Case Reports in Cardiology , 2012, DOI: 10.1155/2012/126764
Abstract: Background. The congenitally corrected transposition of the great arteries (L-TGA) is a very rare congenital heart defect, which often remains undetected for several decades of life. Case Presentation. We report on a 45-year-old man without prior history of heart disease, presenting with cardiac shock related to a first episode of tachycardic atrial fibrillation. The diagnostic work-up identified a L-TGA as the underlying cause for acute heart failure. Discussion. L-TGA is a very rare congenital heart defect, which is characterized by an atrioventricular as well as a ventriculoarterial discordance. By this means, the physiological sequence of pulmonary and systemic circulation is still maintained. On the basis of an ongoing strain of the right ventricle, which has to carry the burden of the systemic blood pressure, after more than four decades without symptoms, acute heart failure was triggered by a tachycardic atrial fibrillation. 1. Introduction The congenitally corrected transposition of the great arteries (L-TGA) is a very rare congenital heart defect that represents less than 1% of all congenital heart disorders [1]. In many cases, these patients remain asymptomatic for several decades of life. We report the case of a 45-year-old man, who was admitted to our emergency unit due to haemodynamic instable tachycardic atrial fibrillation. Further diagnostics revealed an—so far unknown—L-TGA. 2. Case Presentation A 45-year-old man was admitted to our emergency unit because of rapidly increasing dyspnoea and pulmonary rales. The patient’s history lacked previous significant illnesses, particularly structural heart or lung diseases and cardiovascular risk factors. The patient described himself up to now as sportive and physically trained, but remarked a general weakness within the last couple of weeks. Since 48?h he sensed palpitations which had now ended up in tachycardia. The electrocardiogram (ECG) showed tachycardic atrial fibrillation with a mean heart rate of 160?bpm. The initial systolic blood pressure amounted not more than 80?mmHg. Under the clinical presentation of acute heart failure, we immediately performed an electrical cardioversion. After two attempts with biphasic application of 150 and 200?Joule of energy, a normofrequent sinus rhythm could be established. Intermitting short episodes of an AV-junctional rhythm were observed. Even now, the patient still showed signs of an ongoing cardiac shock and remained dependent on constant dobutamine supply. Although an ameliorated spontaneous breathing was reported, orthopnoea persisted under the
Palliation for transposition of great arteries
VO Adegboye, SI Omokhodion, O Ogunkunle, AI Brimmo, OA Adepo
Nigerian Journal of Surgical Research , 2003,
Abstract: Background: At the University College Hospital Ibadan we have no facility for total surgical correction of transportation of the great arteries (TGA). This prospective study reviews the palliative procedures we have used in the management of TGA. Method: Patients with the diagnosis of TGA were evaluated for morphological type. The choice of palliative procedure was made in some of the patients with morphological type in mind. No fixed criteria were used for allocating patients to Blalock-Hanlon (B-H), atrial septectomy while pulmonary banding (PB) and Blalock-Taussig (B-T) shunt have definite indications. Results: Fourteen consecutive patients with TGA were palliated. The ages of these patients ranged between 3 to 11 months (6.8 ± 2.4 months), there were 8 males to 6 females (1.3:1). Six patients had B-H atrial septectomy and 2(33.3%) died within 48 hours, 4 patients had B-T shunt and there were no mortality, 4 patients had PB and 2 (50.0%) died within 72 hours. The overall operative mortality was 28.6%. All the 10 survivors had improvement of their clinical features and fall in packed cell volume during the period of follow-up, which lasted 5 to 13 months (mean 9.3 ± 1.2 months). All patients had delayed wound healing. Conclusion: Appropriate and timely palliative surgery has a place in patients with TGA as an interim care. Key Words: Palliative surgery, transposition, great arteries Nigerian Journal of Surgical Research Vol.5(1&2) 2003: 129-133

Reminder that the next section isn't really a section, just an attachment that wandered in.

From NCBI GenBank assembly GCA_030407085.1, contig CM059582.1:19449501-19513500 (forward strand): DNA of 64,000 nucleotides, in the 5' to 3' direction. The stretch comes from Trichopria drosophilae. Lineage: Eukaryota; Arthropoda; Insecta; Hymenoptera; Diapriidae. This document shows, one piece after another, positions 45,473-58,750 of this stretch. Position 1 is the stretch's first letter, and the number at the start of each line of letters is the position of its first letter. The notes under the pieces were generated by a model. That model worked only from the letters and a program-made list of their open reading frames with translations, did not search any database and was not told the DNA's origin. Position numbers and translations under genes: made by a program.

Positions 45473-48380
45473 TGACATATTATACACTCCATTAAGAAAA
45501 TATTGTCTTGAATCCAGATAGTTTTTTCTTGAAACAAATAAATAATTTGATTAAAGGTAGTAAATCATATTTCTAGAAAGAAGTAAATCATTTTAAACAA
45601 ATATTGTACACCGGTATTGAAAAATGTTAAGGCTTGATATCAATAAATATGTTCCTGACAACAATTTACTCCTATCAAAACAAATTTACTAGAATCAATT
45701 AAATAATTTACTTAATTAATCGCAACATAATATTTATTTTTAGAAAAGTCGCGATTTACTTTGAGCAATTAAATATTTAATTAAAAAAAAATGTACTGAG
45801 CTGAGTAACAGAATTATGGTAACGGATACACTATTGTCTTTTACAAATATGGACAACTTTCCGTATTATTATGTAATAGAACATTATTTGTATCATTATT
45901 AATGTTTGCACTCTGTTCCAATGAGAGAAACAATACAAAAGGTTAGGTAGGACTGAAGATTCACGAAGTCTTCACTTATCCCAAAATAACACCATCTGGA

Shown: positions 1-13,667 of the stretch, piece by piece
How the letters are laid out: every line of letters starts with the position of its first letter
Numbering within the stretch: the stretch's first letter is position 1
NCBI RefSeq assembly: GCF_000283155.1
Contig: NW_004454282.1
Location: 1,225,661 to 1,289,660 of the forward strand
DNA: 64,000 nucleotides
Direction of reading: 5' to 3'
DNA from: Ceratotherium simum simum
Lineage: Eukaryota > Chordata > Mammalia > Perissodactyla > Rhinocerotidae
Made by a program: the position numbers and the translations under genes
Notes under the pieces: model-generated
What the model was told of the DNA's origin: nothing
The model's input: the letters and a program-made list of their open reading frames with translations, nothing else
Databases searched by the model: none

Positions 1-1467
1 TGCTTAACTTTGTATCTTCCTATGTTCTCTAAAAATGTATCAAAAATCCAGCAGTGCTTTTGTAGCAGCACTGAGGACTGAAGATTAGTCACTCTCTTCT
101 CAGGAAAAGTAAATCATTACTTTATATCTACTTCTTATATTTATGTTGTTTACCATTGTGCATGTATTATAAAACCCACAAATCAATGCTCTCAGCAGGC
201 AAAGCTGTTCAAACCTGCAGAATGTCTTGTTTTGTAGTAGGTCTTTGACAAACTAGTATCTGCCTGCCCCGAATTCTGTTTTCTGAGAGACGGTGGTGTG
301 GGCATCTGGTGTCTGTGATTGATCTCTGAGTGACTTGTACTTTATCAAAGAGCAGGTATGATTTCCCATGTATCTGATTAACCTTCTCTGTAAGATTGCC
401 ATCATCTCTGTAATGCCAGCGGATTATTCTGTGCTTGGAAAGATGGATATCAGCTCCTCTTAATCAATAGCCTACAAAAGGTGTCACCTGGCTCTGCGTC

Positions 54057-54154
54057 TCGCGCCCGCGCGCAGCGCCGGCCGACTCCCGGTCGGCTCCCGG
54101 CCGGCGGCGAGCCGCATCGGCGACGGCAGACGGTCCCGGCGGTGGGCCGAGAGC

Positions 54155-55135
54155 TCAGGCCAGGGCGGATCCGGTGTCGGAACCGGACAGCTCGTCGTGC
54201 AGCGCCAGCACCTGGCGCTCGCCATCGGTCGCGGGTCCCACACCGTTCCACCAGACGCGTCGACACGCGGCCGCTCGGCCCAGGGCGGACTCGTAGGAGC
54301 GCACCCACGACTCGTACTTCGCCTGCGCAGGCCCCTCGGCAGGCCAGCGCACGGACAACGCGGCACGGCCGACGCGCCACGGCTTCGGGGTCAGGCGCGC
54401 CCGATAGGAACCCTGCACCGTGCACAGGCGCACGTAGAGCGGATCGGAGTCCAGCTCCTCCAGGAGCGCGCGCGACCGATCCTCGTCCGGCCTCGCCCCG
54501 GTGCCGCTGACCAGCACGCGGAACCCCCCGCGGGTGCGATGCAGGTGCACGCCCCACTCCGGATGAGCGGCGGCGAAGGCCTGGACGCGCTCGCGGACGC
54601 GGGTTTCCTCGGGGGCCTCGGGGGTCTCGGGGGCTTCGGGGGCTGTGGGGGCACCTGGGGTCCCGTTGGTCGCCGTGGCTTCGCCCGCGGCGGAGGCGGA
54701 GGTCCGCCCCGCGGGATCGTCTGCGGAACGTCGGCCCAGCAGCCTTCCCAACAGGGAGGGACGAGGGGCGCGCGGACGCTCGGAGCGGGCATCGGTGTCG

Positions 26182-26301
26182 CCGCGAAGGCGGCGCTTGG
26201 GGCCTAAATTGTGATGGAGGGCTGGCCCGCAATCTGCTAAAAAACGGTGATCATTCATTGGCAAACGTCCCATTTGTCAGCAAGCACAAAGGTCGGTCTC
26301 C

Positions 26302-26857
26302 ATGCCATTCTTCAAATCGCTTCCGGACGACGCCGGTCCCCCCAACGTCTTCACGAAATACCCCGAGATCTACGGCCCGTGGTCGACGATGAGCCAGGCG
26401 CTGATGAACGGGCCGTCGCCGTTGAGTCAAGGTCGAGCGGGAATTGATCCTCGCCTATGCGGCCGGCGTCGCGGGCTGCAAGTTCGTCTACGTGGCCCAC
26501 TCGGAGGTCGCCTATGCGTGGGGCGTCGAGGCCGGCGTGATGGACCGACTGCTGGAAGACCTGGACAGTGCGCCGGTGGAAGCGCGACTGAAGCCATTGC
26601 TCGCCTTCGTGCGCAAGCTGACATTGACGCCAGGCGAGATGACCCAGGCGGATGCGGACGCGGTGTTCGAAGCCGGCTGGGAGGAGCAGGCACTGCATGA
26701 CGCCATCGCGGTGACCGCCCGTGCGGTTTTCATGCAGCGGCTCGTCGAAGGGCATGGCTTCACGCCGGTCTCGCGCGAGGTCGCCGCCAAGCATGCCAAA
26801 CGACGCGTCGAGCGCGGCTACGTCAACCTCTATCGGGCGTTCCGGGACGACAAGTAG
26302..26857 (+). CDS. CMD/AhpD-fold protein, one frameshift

Hepatitis isquémica en paciente de 81 a os con transposición congénita corregida de grandes vasos Ischemic hepatitis in an 81 year old patient with congenitally corrected transposition of the great arteries  [cached]
R. Labeaga,M. Muniesa,E. Urbiola,F. Jiménez Bermejo
Anales del Sistema Sanitario de Navarra , 2005,
Abstract: La transposición corregida de grandes vasos es una malformación congénita cardiaca extraordinariamente inusual, con muy escasa supervivencia por encima de la sexta década. Todavía más rara es su presencia sin otras anomalías cardiacas asociadas. La hepatitis isquémica es una entidad poco frecuente caracterizada por una elevación de transaminasas y necrosis centrolobulillar debida a una reducción del flujo hepático, generalmente de evolución reversible. Se presenta un caso de hepatitis isquémica de curso fulminante en un paciente de 81 a os con transposición corregida de grandes vasos. Destacan tanto la tórpida evolución de la hepatitis, como la longevidad del paciente. Comentamos los aspectos clínicos y diagnósticos de ambas entidades The congenitally corrected transposition of the great arteries is a rare form of congenital heart disease, with survival beyond the 6th decade of life being rare. Even more unusual is its presentation alone, without any other form of congenital heart disease. Ischemic hepatitis is a rare entity characterized by an elevation of transaminasas and a centrilobular necrosis due to a reduction in hepatic blood flow, generally of reversible evolution. The authors present a case of ischemic hepatitis in an 81-year-old patient with congenitally corrected transposition of the great arteries. The fatal evolution of the episode and the longevity of the patient are both notable. We comment on the clinical and diagnostic aspects of both entities